Human waste + Anaerobic digestion = Biogas + Fertilizer
Anaerobic digestion (AD) is a biological process in which organic waste is consumed by micro-organisms in oxygen-free environments. It is used for industrial or domestic purposes to manage waste and to release energy. As it decomposes, the waste releases biogas.
Biogas is composed of methane (CH4, 65%), carbon dioxide (CO2, 33%) and other trace gases (2%). For comparison, the natural gas supplied to ordinary gas stoves and boilers is about 80% methane. When biogas is burned, the methane converts back to CO2 and water vapor, so the gas is clean burning.
Fertilizer is the other by product of AD. The microbial process homogenizes the nutrients making them easier for plants to access. The output is a semi-liquid manure that is easily separated into liquid plant food and fiber-rich manure that’s perfect for digging in under newly planted crops.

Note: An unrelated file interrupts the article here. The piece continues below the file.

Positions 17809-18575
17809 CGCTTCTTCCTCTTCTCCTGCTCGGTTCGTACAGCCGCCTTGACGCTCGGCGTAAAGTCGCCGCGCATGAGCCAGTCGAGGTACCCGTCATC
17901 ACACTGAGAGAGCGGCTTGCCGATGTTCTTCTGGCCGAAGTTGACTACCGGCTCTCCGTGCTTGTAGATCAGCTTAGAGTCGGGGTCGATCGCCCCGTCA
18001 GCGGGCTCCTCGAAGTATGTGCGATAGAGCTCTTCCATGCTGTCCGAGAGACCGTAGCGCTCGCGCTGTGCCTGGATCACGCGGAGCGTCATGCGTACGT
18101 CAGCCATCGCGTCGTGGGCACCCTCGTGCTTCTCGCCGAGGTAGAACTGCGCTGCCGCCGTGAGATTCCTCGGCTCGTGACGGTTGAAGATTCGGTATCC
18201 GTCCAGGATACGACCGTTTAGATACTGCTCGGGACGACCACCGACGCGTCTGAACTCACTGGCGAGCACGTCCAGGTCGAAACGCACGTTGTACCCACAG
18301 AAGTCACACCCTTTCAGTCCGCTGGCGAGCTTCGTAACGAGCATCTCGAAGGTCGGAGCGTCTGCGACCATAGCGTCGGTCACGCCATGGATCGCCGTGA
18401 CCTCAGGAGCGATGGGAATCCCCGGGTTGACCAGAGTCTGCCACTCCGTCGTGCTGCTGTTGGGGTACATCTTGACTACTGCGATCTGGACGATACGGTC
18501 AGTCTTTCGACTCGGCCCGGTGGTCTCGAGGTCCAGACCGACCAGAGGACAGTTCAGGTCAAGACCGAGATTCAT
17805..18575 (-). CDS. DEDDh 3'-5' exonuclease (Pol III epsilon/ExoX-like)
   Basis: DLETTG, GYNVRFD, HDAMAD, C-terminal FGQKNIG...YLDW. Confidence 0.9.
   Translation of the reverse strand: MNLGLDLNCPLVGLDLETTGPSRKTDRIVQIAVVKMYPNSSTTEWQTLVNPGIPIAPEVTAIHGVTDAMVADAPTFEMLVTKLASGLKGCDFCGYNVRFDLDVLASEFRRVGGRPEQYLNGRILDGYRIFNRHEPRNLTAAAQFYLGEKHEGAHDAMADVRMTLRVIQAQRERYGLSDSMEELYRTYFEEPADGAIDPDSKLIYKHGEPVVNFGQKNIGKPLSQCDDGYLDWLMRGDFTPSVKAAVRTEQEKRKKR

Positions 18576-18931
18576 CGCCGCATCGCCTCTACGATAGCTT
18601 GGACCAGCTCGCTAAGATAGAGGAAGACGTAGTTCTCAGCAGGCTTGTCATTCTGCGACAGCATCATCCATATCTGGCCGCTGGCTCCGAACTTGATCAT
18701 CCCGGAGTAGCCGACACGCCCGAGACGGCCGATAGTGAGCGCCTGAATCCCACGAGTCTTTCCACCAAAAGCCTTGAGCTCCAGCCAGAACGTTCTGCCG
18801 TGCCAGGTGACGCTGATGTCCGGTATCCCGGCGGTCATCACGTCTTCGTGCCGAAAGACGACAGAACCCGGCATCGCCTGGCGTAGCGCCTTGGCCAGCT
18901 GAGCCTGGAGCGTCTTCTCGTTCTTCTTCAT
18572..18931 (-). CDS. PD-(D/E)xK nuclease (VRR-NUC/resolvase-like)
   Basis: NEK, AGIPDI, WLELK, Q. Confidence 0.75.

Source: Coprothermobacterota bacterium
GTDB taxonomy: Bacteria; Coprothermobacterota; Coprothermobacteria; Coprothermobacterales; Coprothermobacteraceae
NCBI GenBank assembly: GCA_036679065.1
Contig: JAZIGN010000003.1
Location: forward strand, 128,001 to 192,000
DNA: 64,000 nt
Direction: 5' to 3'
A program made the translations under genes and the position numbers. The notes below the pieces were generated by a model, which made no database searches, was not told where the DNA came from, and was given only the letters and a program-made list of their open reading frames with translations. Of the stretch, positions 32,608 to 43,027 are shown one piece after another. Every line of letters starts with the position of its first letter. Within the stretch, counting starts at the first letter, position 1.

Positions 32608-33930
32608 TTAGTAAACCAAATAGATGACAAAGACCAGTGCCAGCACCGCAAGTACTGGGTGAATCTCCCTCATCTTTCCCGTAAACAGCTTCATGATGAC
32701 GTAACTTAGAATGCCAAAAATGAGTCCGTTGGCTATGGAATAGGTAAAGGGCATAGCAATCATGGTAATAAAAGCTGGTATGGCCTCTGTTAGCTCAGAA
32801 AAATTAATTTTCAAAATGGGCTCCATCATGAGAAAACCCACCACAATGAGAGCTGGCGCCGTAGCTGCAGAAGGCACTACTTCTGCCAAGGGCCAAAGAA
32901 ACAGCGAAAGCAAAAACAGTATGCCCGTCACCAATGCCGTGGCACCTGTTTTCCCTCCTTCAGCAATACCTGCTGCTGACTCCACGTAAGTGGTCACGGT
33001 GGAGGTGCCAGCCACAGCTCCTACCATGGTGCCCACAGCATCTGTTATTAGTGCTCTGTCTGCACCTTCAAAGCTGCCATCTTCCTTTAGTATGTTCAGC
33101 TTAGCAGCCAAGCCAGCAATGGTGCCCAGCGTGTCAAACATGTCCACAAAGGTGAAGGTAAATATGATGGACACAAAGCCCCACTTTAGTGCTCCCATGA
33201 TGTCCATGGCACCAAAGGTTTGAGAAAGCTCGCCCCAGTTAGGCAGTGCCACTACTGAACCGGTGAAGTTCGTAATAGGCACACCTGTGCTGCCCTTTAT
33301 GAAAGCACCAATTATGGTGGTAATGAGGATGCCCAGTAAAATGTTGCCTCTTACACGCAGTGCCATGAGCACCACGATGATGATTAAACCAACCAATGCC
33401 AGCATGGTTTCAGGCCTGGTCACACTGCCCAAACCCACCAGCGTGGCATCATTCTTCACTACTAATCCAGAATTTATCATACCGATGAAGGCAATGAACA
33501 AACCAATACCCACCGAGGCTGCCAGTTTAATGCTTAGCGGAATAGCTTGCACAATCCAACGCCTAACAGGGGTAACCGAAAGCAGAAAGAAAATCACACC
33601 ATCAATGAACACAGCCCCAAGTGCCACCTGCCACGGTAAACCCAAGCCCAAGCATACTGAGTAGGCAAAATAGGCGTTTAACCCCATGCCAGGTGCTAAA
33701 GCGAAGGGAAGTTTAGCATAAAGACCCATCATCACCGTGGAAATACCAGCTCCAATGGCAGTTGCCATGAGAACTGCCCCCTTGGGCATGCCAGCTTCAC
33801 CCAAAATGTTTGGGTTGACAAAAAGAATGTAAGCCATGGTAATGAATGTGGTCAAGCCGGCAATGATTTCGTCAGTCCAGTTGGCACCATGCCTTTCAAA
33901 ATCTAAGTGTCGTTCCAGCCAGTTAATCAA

AD around the world
In most of the world, not to mention your stomach, AD is happening. Some believe that humans have used AD for gas production since the ancient city of Ur—a hypothesis that’s difficult to prove. Today, in parts of India and China, AD is widespread on a household scale, treating a combination of animal, human and food waste. In Germany and Austria, there are towns that run completely on biogas sourced from farm digesters in the outskirts of town.